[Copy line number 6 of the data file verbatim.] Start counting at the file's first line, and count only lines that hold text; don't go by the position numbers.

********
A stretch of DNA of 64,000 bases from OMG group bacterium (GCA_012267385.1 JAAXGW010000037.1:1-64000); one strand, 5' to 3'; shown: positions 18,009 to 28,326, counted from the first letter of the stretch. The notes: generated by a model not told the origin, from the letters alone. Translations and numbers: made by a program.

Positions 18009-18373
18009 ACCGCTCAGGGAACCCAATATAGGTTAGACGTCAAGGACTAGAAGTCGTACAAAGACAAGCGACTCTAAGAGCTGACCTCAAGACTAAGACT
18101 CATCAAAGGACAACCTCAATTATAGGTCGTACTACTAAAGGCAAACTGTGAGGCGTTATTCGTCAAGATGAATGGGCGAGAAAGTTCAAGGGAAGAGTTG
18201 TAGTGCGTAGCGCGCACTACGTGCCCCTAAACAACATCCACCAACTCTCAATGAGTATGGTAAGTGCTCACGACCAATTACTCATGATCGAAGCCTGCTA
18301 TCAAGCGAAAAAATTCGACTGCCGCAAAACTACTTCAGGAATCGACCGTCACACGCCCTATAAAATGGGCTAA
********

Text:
18301 TCAAGCGAAAAAATTCGACTGCCGCAAAACTACTTCAGGAATCGACCGTCACACGCCCTATAAAATGGGCTAA